Joey Negro and the Sunburst Band Moving With The Shakers Review

Released 2008.  

BBC Review

A varied, glowing bundle of fun.

Gemma Padley 2008

Joey Negro's name is synonymous with the 90s house scene. As chameleonic as they come, the Isle of Wight born producer (real name Dave Lee) has trail-blazed his way through disco, acid and progressive house music for the past 20 years.

His new album sees Lee return to The Sunburst Band fold. As the beach-lounging sounds – reminiscent of 2004's multi-layered and richly harmonised Until The End Of Time – play out, the more sceptical may view Moving... as a retreat to safe territory. Similarities aside, Lee's third outing as Sunburst nevertheless demands attention.

Joining Lee, who is best known for his work as Jakatta, are some familiar names. Soul hero Leroy Burgess, Elektrons and Domu collaborator Pete Simpson and Diane Charlemagne all make an appearance, but most significant perhaps is Chaka Khan's sister Taka Boom with whom Negro collaborated for the hit 2005 single, Make A Move On Me.

A 17-track album, 18 months in the offing, was clearly a painstaking affair to produce. With undertones of boogie, disco, funk and jazz, the album is wrapped up with a satisfying soulfulness – all close-knit chords and euphoric vocals.

Single, Rough Times, with its attitudinal bass and uplifting riffs is a decisive opening while Journey To The Sun develops the Intro fragment into a propulsive yet summery future hit. Days Gone By has a more disco-edged Motown feel while the whimsical strings and other-worldy vocals of Shabadowah form the perfect introduction to David Bowie cover, Fashion. Retaining the distinctive Bowie swagger, the strength of the original's riff alone carries the track forward.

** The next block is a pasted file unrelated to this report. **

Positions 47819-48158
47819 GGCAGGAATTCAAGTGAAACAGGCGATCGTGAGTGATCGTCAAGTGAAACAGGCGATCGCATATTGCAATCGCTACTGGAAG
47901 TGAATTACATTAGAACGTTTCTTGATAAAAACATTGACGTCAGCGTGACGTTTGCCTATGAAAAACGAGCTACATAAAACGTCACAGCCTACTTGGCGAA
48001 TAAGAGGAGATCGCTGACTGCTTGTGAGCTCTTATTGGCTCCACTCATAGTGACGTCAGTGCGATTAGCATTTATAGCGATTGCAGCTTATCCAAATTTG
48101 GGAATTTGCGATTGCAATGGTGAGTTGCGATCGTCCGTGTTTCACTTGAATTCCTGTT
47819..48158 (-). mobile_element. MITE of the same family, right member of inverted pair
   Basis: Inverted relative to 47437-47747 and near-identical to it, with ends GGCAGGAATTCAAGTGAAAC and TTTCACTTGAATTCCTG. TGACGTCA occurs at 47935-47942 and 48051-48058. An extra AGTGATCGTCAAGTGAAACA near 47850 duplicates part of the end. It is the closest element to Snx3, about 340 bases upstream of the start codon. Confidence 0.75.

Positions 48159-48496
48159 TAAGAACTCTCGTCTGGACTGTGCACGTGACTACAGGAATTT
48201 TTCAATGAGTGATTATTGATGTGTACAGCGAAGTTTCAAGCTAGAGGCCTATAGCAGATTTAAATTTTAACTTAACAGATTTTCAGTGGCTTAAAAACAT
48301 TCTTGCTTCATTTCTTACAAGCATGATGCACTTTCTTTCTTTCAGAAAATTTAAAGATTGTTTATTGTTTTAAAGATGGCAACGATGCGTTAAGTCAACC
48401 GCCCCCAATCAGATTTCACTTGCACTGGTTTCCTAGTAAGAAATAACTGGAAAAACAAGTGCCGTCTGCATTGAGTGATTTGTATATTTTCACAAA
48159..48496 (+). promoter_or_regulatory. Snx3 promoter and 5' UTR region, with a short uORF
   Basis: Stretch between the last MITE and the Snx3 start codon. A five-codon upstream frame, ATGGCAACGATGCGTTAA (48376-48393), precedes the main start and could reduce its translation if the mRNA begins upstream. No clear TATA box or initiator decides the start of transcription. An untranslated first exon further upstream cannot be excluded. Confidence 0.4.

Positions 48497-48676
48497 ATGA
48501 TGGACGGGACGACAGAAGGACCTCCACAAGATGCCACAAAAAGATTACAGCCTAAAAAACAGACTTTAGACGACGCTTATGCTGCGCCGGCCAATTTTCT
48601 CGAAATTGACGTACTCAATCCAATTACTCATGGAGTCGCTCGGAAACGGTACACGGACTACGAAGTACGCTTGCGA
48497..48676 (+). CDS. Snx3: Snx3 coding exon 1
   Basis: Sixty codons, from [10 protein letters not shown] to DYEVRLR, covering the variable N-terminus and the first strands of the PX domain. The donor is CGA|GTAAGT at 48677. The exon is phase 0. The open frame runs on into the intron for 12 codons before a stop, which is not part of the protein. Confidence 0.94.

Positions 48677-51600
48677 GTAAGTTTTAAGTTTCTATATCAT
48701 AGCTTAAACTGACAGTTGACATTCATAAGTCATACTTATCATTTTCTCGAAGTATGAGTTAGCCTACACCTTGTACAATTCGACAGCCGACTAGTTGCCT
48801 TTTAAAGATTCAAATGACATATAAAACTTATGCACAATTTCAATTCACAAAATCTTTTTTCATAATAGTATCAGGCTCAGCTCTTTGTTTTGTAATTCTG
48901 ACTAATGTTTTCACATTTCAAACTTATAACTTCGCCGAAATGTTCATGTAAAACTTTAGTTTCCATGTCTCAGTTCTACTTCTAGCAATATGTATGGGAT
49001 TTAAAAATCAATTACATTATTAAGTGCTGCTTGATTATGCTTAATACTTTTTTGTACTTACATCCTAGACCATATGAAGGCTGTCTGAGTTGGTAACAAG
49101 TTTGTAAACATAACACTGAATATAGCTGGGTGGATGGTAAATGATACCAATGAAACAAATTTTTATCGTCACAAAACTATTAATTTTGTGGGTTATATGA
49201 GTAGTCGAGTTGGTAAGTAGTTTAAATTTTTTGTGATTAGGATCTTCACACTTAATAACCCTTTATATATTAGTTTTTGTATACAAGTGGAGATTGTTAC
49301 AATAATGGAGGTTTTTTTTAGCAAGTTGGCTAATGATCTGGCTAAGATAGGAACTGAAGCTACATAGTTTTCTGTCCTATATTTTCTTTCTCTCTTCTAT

One of the most instantly catchy songs is Sitting On Top Of The World a slightly erratic disco-charged song that sparkles and stutters its way along. But for unadulterated bass-line emancipation, Free Bass is unbeatable. Although comparably short at 2.41 minutes, it's a moment of stripped back, hi-hat-driven funkiness.

Occasionally the dense harmonies and looped instrumentation become a little stale, but overall, Joey Negro and The Sunburst Band's third offering is a varied, glowing bundle of fun.

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